Redefining Success – What Alain De Botton Taught Me

by Shenron on September 2, 2009

Society has shaped our perspective of the world in more ways than we’d like to admit. And at some point or another, your career has had you doubt your purpose in the world and your ranking in the social ladder because of something someone has said. But just because you’re not the CEO of a Fortune 500 company does not mean, as many would like you to believe, that you’re not successful.

The goals for success as we think of them differ between everybody and as Alain De Botton, a speaker at the most recent TED conference (Technology, Education, and Design Conference), puts it; We must not let others define what success and failure are because if we let them, we’d all end up being failures and “losers.”

Redefining Success Redefining Success   What Alain De Botton Taught Me

Botton talks about the reasons that many of us experience crises in our life relating to our careers and jobs. Those times where we feel inadequate and that we haven’t done something better with our lives are actually not our own doing but rather the product of someone else. Snobbery as Botton explains is when someone judges your entire character based on a small piece of information they gather in the first few minutes of meeting you. At parties when you explain to others what it is you do you may either be greeted with respect and admiration or a nasty look and a dead conversation. This tid-bit of information, our careers, do not, as Botton puts it, define our level of success. Some may think it does but those people are inevitably snobs.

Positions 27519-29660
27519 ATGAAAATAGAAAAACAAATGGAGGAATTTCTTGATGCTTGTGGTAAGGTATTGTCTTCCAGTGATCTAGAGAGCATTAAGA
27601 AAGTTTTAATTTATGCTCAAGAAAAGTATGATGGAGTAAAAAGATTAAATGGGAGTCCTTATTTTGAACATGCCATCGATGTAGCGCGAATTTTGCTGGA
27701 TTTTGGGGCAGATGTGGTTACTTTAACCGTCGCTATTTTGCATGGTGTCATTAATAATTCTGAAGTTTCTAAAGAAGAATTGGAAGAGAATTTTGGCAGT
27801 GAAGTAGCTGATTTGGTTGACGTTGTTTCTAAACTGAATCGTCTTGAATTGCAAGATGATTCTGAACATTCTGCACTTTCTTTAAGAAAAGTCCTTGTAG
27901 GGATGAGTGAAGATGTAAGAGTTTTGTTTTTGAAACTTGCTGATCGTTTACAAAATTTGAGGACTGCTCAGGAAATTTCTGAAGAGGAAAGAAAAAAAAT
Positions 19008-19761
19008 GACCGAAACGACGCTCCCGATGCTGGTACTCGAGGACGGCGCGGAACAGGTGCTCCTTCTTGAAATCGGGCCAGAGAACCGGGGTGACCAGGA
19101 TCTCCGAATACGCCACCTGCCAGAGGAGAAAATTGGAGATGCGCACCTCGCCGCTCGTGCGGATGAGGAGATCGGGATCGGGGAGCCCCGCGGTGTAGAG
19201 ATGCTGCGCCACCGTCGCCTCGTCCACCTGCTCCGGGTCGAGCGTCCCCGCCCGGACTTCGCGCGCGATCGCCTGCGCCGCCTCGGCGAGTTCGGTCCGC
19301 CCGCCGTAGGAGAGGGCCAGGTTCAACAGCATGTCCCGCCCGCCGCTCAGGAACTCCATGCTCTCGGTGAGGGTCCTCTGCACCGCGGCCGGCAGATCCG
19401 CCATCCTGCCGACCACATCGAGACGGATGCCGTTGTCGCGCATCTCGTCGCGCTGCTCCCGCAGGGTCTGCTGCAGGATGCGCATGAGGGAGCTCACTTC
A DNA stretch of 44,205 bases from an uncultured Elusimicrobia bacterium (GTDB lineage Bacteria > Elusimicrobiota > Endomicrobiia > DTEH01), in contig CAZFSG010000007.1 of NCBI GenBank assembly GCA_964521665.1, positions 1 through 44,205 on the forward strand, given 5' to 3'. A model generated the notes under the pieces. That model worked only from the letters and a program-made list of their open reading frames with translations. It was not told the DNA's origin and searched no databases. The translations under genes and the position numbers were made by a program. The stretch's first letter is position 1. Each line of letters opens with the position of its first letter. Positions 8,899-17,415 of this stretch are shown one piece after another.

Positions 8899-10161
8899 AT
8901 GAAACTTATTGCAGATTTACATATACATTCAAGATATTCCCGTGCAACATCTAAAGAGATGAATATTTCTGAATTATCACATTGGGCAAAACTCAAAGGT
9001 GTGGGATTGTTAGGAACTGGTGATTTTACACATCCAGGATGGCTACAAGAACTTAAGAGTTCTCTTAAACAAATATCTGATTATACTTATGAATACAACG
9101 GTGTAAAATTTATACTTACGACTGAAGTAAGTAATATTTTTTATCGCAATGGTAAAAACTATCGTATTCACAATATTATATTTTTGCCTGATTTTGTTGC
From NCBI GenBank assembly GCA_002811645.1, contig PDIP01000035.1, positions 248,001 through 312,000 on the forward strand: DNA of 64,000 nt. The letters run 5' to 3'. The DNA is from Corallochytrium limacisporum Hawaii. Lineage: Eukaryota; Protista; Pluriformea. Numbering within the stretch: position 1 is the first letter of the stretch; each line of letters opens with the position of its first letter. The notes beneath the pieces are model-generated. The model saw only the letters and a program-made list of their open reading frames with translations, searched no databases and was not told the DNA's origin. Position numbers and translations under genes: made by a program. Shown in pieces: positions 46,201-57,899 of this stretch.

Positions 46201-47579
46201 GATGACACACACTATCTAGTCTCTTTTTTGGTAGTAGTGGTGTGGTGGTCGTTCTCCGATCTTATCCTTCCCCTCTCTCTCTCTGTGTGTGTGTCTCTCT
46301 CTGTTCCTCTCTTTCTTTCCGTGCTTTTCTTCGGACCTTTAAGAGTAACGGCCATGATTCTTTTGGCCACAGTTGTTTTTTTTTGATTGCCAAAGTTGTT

In the past few years things have really gotten out of control in terms of judging our own self worth. Everyone has been pestered with ideas of not being good enough and while people have been putting themselves down for centuries, now we live in a culture where we’re told anything is possible. But that just simply isn’t true. Due to some unfortunate circumstances, many people are unable to ever break free of their social means and ultimately, cannot ever become a doctor. But because all of the magazines, books, and TV shows that filter into our lives every day show “ordinary” people doing not so ordinary things, we’re led to believe that if they can do it so can we. And when we never achieve that level of “success” that they did, we feel as though we’re a failure.

But we’re not all failures. Remember that. No one is good at everything. Everyone is good at something and bad at other things and just because your name isn’t plastered on the front of the New York Times doesn’t mean that you’re in any way inadequate, it just means that whatever that thing someone else is good at is not the same thing that you’re good it. Redefine your levels of self worth and determine what it is that makes you happy and unique, not what you’re told you should be. Only then can you be truly successful.

Leave a Comment

Previous post:

Next post: